Zoey, like most people, relies on the internet for many things: navigation help, looking up movie times, renewing insurance plans, and so on. She has her favorite websites, go-to brands and all the rising expectations of a modern consumer. Just one thing sets her apart in this brave new digital world: she’s visually impaired.
It’s a story that she, and countless others like her, know too well—simple web tasks quickly turning into frustrating, futile attempts. Luckily, tech advancements have made going online easier for the impaired, disabled and handicapped communities. But companies must do their part. From legal peace of mind to prioritizing customer experience, updating your website for ADA Compliance should be a chief concern in 2018.
Guidelines around ADA Compliance are developed through WAI, The Web Accessibility Initiative. These technical standards are known as WCAG 2.0 (Web Content Accessibility Guide 2.0). When evaluating the accessibility of a website, four categories are considered:
Within these categories, a three-level rating system exists:
A: bare minimum level that won’t provide much benefit to users or hold up well in court should you face a lawsuit.
AA: an acceptable level that remedies common issues and sets a standard for most businesses to aspire to.
AAA: highly demanding level with significant design changes and dramatic benefits to those with disabilities.
Sounds simple, right? Kind of. Assessment and updates are nuanced efforts best handled by an agency who knows the ropes. With proven experience comes a unique take on the future of ADA Compliance. Check out three trends we’re thinking about this year.
Over the last few years, tensions around ADA Compliance have been growing. Many corporate leaders were forced to confront the grave nature of these lawsuits when Winn-Dixie, one of the country’s top supermarket chains, was forced to pay $100K over their non-compliant website in 2016.
Verdicts like this won’t go away, either. For years, companies have eluded compliance thanks to some pretty murky waters. Title III of the Americans With Disabilities Act determines a standard of accessibility for public spaces. But how exactly do we define a public space, and is it confined to the physical? We don’t think so. Neither does the U.S. Department of Justice. Since 2010, they’ve been proposing that websites should be considered a public space.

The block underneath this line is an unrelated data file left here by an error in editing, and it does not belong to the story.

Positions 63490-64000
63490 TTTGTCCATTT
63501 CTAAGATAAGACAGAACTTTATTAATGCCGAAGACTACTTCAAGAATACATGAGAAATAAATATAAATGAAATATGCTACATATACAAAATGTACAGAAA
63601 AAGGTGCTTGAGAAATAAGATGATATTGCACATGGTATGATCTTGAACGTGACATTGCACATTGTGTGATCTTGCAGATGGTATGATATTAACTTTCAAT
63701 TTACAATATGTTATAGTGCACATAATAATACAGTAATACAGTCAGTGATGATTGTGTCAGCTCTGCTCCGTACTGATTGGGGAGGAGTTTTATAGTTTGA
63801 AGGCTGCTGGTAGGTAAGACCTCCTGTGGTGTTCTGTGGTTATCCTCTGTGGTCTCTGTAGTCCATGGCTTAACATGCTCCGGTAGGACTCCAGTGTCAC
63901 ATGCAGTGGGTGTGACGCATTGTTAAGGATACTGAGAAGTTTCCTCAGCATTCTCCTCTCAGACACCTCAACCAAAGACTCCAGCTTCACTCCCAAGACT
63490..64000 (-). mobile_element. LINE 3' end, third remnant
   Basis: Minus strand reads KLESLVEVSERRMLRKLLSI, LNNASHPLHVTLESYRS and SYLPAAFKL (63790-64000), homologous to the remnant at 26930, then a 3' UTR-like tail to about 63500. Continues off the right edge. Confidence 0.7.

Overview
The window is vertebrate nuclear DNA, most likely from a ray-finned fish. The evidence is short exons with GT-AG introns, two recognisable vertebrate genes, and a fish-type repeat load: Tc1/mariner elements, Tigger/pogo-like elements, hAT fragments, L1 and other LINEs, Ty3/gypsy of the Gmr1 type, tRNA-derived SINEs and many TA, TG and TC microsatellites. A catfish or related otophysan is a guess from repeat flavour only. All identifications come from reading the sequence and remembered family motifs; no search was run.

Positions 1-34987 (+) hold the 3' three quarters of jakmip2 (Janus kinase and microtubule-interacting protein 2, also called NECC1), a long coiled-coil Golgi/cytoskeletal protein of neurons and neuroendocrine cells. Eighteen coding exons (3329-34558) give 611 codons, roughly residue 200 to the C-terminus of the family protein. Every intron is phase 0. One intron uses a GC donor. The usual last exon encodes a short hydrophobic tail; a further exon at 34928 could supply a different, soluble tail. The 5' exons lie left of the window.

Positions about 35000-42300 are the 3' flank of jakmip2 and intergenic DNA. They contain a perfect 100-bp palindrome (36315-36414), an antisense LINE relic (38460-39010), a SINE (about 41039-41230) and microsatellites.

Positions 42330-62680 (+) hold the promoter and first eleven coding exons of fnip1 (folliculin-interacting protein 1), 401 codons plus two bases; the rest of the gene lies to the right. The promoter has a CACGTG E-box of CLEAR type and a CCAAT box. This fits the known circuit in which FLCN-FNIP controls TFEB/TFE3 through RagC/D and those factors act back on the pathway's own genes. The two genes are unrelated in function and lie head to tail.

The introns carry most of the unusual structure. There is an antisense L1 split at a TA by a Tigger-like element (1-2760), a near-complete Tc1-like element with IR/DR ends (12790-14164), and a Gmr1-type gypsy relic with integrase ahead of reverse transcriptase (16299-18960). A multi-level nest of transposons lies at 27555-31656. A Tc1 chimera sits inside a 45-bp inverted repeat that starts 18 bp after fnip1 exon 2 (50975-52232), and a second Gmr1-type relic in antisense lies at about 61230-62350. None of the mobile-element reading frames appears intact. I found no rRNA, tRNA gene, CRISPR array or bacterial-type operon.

With Winn-Dixie serving as the shining example of consequence, it’s clear that real cases can and are being made against everyone. There were more than 240 lawsuits in 2016 alone. ADA Compliance should no longer be thought of as the it-would-be-nice-to-have part of your annual budget.
Despite loud industry chatter around the legal pitfalls of ADA Compliance, there’s something equally big at stake these days: your customer’s trust (and we all know it’s easier to lose that trust than regain it). You should never approach compliance updates solely as a “cover you’re a**” solution. They’re an opportunity to refine the customer experience for everyone—to affirm your commitment, your empathy and ultimately your gratitude to those who choose you.
Think of someone like Zoey, who may come to your website and find herself unable to access even the most basic info. Her visual challenges require alternative text and audio options for multimedia. When that content is presented, it should allow her ample time and clear directions for what to do next. Even colors and spacing on the page can vastly improve her experience. The examples below will help you understand how users might struggle on a deeper level.
Remember, there are more than 54MM Americans living with disabilities. Compliance upgrades have a widespread impact, plus they create a positive ripple effect. You want to be known as the company who puts their customers first—no questions asked—and one who doesn’t skirt the line until being forced into action. This year, ADA Compliance becomes a customer experience issue just as much as a cautionary legal tale.
Once your website has been assessed and recommendations have been made, a crossroads appears for your team. Understanding all those subtle guideline specifics took time, creative solving and expertise. Handing them off to developers without enough knowledge or training on the subject can find you right back where you started. No good.
Mishandled implementation might end up crashing your website for all users—the exact opposite of what you’re trying to achieve. When in doubt, it’s best to leave the job to the pros. In the past, companies who haven’t completely left ADA off their radar have put it in the hands of the unqualified. That’s a gamble few can afford to take these days.
We’re staffed with ADA Compliance specialists who can follow through on upgrades and monitor your site for future compliance errors. To kick things up a notch, we even created a real-time dashboard that tracks problems and presents simple fixes. An always-on monitoring tool as valuable as this didn’t just poof into existence; it was the culmination of continuing education and implementation experience (throw some curiosity and scrappy spirit in there, too).
Contact us if you want to learn more about WCAG 2.0 guidelines, or if you’re ready to get started on the assessment process. Our team will work closely with you to manage immediate needs and priorities.